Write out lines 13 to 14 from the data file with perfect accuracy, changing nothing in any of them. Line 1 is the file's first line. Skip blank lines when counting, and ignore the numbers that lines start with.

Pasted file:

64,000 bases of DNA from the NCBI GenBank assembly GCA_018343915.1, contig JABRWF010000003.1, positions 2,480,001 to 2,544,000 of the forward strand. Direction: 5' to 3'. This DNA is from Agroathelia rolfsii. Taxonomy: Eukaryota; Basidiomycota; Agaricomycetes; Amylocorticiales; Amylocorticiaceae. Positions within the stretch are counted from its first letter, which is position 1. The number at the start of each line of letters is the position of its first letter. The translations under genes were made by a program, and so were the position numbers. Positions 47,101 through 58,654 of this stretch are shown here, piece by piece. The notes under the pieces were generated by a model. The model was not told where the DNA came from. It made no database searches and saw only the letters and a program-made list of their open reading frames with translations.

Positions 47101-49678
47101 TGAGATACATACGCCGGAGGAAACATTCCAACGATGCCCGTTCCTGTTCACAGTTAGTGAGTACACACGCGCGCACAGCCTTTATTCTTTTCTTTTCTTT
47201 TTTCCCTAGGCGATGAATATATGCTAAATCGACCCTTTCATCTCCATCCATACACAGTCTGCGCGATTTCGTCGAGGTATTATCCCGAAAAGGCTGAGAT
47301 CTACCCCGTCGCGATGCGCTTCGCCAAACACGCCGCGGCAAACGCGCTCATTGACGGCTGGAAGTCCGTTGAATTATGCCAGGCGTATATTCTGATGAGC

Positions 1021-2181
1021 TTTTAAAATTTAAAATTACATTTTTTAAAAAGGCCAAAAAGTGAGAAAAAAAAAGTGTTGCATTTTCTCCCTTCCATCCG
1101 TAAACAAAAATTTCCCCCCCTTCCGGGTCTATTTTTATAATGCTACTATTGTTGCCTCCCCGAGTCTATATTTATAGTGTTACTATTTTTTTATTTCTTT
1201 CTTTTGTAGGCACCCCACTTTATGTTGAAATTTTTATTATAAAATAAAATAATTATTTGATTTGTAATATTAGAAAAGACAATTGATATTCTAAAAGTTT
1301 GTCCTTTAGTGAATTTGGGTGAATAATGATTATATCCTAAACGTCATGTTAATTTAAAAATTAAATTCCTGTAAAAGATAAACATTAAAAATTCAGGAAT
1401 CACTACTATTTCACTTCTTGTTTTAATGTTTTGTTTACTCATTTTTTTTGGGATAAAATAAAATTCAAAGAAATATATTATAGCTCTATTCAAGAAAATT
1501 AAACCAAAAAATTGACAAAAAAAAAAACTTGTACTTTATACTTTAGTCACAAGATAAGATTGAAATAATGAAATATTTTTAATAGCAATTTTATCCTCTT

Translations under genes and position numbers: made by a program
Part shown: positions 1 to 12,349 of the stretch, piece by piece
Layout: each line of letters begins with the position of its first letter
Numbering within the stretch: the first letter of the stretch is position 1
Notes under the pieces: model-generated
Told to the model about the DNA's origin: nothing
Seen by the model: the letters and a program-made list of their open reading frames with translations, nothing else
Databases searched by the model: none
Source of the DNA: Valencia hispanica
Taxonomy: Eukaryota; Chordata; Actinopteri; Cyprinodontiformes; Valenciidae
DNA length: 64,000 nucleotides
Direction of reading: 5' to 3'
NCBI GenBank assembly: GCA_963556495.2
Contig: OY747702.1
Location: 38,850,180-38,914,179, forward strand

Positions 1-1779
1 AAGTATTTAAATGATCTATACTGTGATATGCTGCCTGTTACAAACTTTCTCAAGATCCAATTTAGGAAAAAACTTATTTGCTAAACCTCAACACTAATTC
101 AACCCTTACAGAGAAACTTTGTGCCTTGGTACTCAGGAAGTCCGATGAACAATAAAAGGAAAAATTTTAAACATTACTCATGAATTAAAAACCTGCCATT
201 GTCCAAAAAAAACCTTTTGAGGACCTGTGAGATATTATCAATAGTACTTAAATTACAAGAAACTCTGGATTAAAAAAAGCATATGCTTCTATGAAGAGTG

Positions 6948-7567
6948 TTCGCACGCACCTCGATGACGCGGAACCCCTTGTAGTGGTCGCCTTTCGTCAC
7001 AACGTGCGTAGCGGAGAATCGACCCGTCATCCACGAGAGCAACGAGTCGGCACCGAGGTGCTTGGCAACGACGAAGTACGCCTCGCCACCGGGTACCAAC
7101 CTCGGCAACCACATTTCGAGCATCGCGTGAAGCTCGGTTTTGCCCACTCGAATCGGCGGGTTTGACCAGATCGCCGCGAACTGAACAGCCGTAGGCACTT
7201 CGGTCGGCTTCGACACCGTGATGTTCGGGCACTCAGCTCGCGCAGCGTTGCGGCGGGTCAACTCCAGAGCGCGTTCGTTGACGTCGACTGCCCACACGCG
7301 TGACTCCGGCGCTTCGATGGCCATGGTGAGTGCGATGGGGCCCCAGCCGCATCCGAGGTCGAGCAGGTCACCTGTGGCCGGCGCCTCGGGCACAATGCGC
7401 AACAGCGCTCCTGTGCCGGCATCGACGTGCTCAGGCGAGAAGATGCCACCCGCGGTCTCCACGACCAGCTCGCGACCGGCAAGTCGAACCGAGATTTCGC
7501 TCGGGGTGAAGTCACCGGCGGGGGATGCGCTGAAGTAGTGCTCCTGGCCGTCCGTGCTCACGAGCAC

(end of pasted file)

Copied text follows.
Translations under genes and position numbers: made by a program
Part shown: positions 1 to 12,349 of the stretch, piece by piece